Provable Exploration in Bandit Problems: From Optimality to Efficiency
Lunch will be served at 11:45 AM.
A bandit problem is a succinct mathematical formulation of sequential decision-making in an uncertain environment, where an agent learns to maximize its expected cumulative reward by repeatedly interacting with an unknown environment. At the core of any bandit algorithm lies the dilemma between exploiting the good actions it has learned in the past to obtain high rewards and exploring uncertain actions for making better decisions in the future. In this talk, I will cover main exploration strategies including Upper Confidence Bound (UCB) and Thompson Sampling (TS) for solving stochastic bandits (the reward is sampled from an unknown stationary distribution) and contextual bandits (the reward is approximated by a function of some context information). I will first show that carefully designed algorithms using UCB and TS can achieve the optimal worst-case regret bound. Then I will show how these strategies are extended to contextual bandits where side information (contexts) of actions are available. Specifically, I will present recent works on the efficient exploration of contextual bandits where the reward is modeled by nonlinear functions such as deep neural networks, demonstrating that decoupling representation and exploration, and approximate sampling are efficient exploration strategies in large-scale and high-dimensional bandit problems.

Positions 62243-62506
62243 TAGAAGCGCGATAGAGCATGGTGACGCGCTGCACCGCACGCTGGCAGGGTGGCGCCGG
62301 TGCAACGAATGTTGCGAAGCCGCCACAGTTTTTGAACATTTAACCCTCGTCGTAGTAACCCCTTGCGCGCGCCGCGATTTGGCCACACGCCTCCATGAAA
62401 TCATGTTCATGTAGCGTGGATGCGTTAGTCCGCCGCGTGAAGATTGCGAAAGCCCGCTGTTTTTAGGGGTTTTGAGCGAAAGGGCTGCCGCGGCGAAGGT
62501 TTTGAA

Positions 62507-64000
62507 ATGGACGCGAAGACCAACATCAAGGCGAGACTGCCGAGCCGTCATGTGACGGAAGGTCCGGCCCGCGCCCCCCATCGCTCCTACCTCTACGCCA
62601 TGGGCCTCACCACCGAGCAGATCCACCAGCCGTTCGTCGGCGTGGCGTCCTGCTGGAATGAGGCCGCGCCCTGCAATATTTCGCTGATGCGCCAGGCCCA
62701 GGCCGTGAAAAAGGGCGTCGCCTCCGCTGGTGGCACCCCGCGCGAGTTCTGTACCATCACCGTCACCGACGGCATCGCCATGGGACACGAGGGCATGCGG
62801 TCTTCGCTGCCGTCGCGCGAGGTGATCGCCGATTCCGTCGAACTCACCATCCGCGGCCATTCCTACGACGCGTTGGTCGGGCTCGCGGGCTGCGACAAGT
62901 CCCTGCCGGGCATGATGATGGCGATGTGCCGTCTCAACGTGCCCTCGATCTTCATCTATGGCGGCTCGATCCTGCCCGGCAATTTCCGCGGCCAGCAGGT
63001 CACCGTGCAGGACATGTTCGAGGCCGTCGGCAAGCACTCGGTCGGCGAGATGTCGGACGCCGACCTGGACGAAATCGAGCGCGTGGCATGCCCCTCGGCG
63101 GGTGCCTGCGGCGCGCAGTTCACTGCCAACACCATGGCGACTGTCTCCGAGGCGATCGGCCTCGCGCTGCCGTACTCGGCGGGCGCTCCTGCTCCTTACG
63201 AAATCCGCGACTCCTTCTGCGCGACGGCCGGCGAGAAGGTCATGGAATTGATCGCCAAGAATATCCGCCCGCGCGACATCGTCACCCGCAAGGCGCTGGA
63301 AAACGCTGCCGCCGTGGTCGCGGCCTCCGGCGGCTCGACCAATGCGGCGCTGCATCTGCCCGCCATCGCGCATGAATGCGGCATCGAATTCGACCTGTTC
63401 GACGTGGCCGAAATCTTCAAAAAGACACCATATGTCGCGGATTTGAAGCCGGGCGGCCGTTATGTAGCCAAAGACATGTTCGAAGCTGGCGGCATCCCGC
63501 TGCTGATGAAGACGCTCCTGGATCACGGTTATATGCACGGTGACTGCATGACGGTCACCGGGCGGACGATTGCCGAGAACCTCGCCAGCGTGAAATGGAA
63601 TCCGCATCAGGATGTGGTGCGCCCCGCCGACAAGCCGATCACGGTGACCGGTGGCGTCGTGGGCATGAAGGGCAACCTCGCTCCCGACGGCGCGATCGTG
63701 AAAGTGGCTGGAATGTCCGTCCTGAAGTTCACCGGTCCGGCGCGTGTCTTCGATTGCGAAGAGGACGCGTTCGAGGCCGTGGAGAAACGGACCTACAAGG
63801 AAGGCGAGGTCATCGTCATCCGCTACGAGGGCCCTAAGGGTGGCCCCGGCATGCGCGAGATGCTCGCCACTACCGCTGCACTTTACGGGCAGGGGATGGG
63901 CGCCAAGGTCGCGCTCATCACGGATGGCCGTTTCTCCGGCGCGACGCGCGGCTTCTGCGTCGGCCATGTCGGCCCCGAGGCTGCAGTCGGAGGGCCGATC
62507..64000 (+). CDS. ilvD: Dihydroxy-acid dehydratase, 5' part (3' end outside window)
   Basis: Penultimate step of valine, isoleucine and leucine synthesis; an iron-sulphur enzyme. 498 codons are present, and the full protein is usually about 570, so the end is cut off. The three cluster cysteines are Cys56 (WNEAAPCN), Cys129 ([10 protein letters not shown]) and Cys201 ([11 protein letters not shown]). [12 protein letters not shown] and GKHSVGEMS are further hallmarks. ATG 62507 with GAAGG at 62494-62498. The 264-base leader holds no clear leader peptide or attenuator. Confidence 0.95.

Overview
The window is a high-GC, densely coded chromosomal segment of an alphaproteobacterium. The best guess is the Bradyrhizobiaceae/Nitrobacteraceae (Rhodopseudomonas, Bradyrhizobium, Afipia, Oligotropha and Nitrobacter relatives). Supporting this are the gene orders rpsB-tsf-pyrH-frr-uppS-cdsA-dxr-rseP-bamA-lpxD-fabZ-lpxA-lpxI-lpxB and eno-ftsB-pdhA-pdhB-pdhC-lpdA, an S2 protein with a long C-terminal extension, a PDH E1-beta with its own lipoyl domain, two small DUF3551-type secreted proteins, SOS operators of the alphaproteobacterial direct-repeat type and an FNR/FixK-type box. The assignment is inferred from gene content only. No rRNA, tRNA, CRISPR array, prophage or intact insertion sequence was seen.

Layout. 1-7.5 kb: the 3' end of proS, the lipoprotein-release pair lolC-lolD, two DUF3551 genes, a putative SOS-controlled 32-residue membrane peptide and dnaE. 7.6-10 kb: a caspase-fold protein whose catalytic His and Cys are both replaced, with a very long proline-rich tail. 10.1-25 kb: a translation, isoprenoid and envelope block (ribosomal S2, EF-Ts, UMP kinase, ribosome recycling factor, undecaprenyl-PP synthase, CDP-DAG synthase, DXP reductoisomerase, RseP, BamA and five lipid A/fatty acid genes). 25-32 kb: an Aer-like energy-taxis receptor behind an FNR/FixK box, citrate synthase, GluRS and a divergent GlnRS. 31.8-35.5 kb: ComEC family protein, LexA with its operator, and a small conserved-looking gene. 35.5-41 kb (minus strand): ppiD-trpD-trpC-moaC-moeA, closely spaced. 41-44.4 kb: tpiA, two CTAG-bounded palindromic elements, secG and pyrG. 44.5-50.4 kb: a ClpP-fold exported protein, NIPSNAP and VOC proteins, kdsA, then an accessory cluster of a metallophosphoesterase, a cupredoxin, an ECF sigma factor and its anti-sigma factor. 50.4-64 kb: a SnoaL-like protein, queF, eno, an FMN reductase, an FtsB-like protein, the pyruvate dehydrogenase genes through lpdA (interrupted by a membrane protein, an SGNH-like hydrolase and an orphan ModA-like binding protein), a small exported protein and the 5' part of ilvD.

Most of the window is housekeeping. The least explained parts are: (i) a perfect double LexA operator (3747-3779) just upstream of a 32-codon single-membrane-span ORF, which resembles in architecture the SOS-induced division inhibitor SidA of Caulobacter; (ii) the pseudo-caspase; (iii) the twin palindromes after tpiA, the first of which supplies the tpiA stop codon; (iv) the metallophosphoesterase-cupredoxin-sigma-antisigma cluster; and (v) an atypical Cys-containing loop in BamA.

Pan Xu is an assistant professor in the Department of Biostatistics and Bioinformatics at Duke University. He mainly works on Machine Learning, which spans the areas of Artificial Intelligence, Data Science, Optimization, Reinforcement Learning, and High Dimensional Statistics. His research goal is to develop computationally- and data-efficient machine learning algorithms with both strong empirical performance and theoretical guarantees.